Councillor Mark Elliott commented that he did not feel the call-in justification had been proven and that Councillor Samuel had followed guidance.


Councillor Karen Warrington raised some concerns.  She was not sure that the policy specified how many valuations and it was not unreasonable to seek 3 as takes place at local Council level.  On balance, in a time of huge turmoil, she queried if it was not better to sell now rather than take a risk for the longer term with the prospect of a fall in the housing market.


Councillor Mark Elliott responded to the above point about valuations, saying that valuation reports were expensive, it is not the same as a house valuation, and that Councillor Samuel had followed process and professional advice.  With regard to the risk in the current climate, by selling to ADL, if the market values drop, the company can hold it and rent it if that is the best option at the time.


Councillor Shaun Hughes explained that he was not questioning the valuation itself, but without knowing the brief they were given, it is difficult for the Panel to truly scrutinise this.


Councillor Hal McFie agreed with the comments made by Councillor Elliott.  Another valuation would be expensive, and he did not consider it would be warranted.  Agreed procedures have been followed.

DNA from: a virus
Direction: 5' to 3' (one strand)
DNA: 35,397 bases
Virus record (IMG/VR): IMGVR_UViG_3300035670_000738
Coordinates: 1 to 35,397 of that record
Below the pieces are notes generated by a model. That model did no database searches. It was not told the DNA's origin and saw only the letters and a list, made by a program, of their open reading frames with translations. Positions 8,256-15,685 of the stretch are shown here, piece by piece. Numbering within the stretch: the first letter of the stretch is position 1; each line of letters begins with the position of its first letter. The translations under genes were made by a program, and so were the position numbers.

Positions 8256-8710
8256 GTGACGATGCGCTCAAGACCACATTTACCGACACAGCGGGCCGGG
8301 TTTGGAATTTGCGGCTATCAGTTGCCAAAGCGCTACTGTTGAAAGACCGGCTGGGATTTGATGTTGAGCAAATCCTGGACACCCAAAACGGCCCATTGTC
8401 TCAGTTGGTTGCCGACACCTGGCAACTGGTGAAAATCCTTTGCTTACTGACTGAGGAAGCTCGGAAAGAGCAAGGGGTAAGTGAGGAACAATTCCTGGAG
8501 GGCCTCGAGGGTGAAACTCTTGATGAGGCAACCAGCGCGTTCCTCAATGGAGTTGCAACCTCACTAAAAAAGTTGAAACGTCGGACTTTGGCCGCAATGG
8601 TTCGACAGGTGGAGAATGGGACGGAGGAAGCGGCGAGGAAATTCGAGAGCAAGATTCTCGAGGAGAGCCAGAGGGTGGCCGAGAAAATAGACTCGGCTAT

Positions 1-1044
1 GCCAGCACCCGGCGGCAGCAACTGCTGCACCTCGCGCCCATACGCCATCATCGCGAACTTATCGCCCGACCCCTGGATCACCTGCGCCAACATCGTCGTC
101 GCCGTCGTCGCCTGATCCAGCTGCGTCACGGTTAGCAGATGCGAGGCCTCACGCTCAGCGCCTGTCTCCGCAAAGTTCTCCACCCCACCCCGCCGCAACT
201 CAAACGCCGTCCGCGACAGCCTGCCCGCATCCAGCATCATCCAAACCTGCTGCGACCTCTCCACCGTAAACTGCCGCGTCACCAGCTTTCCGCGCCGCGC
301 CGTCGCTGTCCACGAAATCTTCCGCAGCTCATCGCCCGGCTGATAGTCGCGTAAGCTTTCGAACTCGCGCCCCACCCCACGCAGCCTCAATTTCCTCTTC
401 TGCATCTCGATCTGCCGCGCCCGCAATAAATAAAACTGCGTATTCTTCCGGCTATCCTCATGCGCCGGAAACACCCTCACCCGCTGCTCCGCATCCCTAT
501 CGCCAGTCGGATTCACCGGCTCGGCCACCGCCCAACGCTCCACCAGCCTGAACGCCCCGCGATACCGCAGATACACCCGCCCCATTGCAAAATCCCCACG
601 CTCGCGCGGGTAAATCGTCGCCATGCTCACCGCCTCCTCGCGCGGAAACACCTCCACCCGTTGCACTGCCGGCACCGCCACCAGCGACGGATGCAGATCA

Councillor Karen Warrington clarified that she had not been calling into question Knight Frank’s valuation, but just making the point that professionals can differ in their opinions.


Councillor Paul Myers expressed his concern about the public perception of this.  In an unprecedented budget crisis, the financial return is needed now, and the public would expect the Council to look at this within the current situation and use common sense.  It appears that the property company needs business.  We need to consider this very carefully.


Councillor Mark Elliott responded to the above point stating that Councillor Samuel needed to work within the professional framework and not by using his common sense.


Councillor Alastair Singleton commented that professional advice had been taken and not to do so would have been ultra-vires.  This decision has greater long-term financial, social and environmental benefits.


Councillor Hal McFie then moved, seconded by Councillor Elliott, that the Panel should dismiss the call-in.


At a request from Councillor Karen Warrington, and with the agreement of the Panel, a named vote was taken;


Councillor Duguid  -  For

Councillor Elliott  -  For

Councillor Furse  -  For

Councillor Hodge  -  Abstain

Councillor Hughes  -  Against

Councillor McFie  -  For

Councillor Singleton  -  For

Councillor Warrington  -  Against

Councillor Myers  -  Against


The resolution was carried with 5 in favour, 3 against and 1 abstention.


The Chair thanked all those involved.